“What we are promoting with ‘Buy Samoa Made’ is that it’s a win-win situation. The more we export to New Zealand, the more we buy from New Zealand.” Asia-Pacific Journalism reports on a new Samoan strategy.
Special Report – By Elesha Edmonds
A trade exhibition, permanently displaying Samoan-made products, has been unveiled in Auckland with hopes it will increase Samoa’s trading presence in New Zealand. Samoa’s Deputy Prime Minister and Minister of Trade, Fonotoe Pierre Lauofo, officially launched the “Buy Samoa Made” exhibition at Samoa House in Auckland.
More than 60 people attended the unveiling of the exhibition which will permanently showcase Samoan products, including wine, jewellery, chocolate and coconut-based creams.
“This is crucial, not only because Samoan producers and exporters are now internationally certified to meet the requirements of the export markets, but it also has the effect of raising consumer confidence in Samoan-made goods,” he said.
Samoa has experienced a decline in exports over the past 10 years – an issue which has made the country’s exporters eager to increase their trading presence in New Zealand markets.
Samoa’s recent Quarterly Economic Review, released by the Ministry of Finance, revealed the country’s trade deficit had increased by 12.6 percent. This translated to a loss of S$182.7 million (NZ$93.4 million), up to December of the 2013/2014 financial year.
‘Buy Samoa Made’
This trade deficit motivated the Samoa Association of Manufacturers and Exporters (SAME) to develop the “Buy Samoa Made” exhibition.
SAME president Tagaloa Eddie Wilson said the public awareness initiative aims at promoting the country’s non-perishable products, as well as bringing together retailers and distributors to increase export opportunities between New Zealand and Samoa.
“The exhibition centre is to create that public awareness of those goods and services that are now readily available for the New Zealand market,” he says.
“We’re a developing country and there is a need for us to increase investment and to have goods and services to export to New Zealand.”
The launch of the exhibition came after the success of SAME’s “Buy Samoa Made” New Zealand Trade Show, held at the Mangere Arts Centre last November.
“We’re having regular shipments since the trade show,” says Tagaloa. “Now the idea of this is to consolidate that and continue with the public awareness programme.”
The Samoan government has responded to the country’s financial shortfall by giving export promotion priority in its Strategy for the Development of Samoa (2012-2016).
The strategy noted that “Samoa’s export capacity, comprised mainly of agricultural-based products with minimal value added processing, has a downward trend over the past 10 years”.
It called for the “revitalisation of exports” and encouraged export promotion in order to enhance the country’s competitiveness and in turn reduce production costs.
Joe Fuavao, of New Zealand-based Pacific Islands Trade and Invest, says enhancing Samoa’s competitiveness in New Zealand is necessary for a country wishing to compete against neighbours eyeing up the same export market.
“The market is dynamic and Samoan exporters are entering a competitive market where consumer demands and expectations are high,” he says.
“There is a lot of learning to take from competing in the New Zealand market. Even in traditional markets, Samoan exporters are facing growing competition from large producers in Asia who benefit from economies of scale.”
However, Business NZ chief executive Phil O’Reilly says exporters will have to do more than just promotion to get into the New Zealand market.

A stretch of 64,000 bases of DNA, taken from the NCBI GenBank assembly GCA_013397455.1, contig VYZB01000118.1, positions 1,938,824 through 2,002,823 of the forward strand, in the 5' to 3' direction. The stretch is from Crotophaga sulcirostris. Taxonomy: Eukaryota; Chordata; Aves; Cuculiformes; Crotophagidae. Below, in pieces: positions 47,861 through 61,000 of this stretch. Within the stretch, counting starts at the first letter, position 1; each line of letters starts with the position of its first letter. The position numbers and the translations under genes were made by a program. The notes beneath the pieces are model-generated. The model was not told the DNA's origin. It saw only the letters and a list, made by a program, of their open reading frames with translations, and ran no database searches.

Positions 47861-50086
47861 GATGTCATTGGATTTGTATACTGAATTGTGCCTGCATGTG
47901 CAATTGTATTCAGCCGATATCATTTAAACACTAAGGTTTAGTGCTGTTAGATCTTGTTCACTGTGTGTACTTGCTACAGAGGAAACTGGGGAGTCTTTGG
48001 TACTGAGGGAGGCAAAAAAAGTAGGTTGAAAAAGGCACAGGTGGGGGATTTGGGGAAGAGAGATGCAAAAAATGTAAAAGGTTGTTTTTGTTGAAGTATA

“My sense is that a product which comes from Samoa is not positive or negative,” he said. “It won’t work all by itself or by putting a sticker on it.
“It depends on the type of product and whether where it comes from is important.”
O’Reilly says the challenge for Samoa will be working through barriers such as biosecurity and capacity constraints.
“They will be affected by the same kinds of barriers to entry as everyone else.”
These barriers were noted in the 2014 Pacific Export survey which was released at the Pacific Islands Forum Leaders’ meeting last month.
The survey – commissioned by Pacific Island’s Trade and Invest and the Department for Foreign Affairs and Trade – listed Samoa as the second-biggest exporting nation in the Pacific behind Fiji, which produces 25 percent of Pacific exports.
Samoa’s Auckland-based Trade Commissioner, Dr Lafitai Iupati Fuatai, says it will be difficult for Samoa to balance its exports and imports with competitors.
“We will always be behind in the critical mass we can export. So it’s going to be hard, but so long as New Zealand honours the treaty of friendship we have… that’s how we’ll work through these barriers.”
In order to maintain the countries’ relationship, SAME unveiled the new Samoa-New Zealand Business Council. The launch was timed to fit with the opening of the Auckland Trade Exhibition.
SAME president Tagaloa Eddie Wilson said the council was established with the aim to facilitate trade between the two countries.
“What we are trying to do now is work closely with our importers in New Zealand,” he said.
“This council is basically our eyes and ears in New Zealand to look at trying to promote ‘Buy Samoa Made,’ and also identify issues and look at how we can address them.”
Although there is a long way to go, Wilson says promoting exports is a great first step for the country to increase its trading presence in New Zealand.
“What we are promoting with ‘Buy Samoa Made’ is that it’s a win-win situation. The more we export to New Zealand, the more we buy from New Zealand.
“It’s a bit like the All Blacks and the Silver Ferns; you’ve got Samoans in there too.”
Elesha Edmonds is an Inclusive Journalism Initiative (IJI) programme student journalist at AUT University on the Asia-Pacific Journalism course.
Samoan Trade Expo video report from TVNZ’s Tagata Pasifika.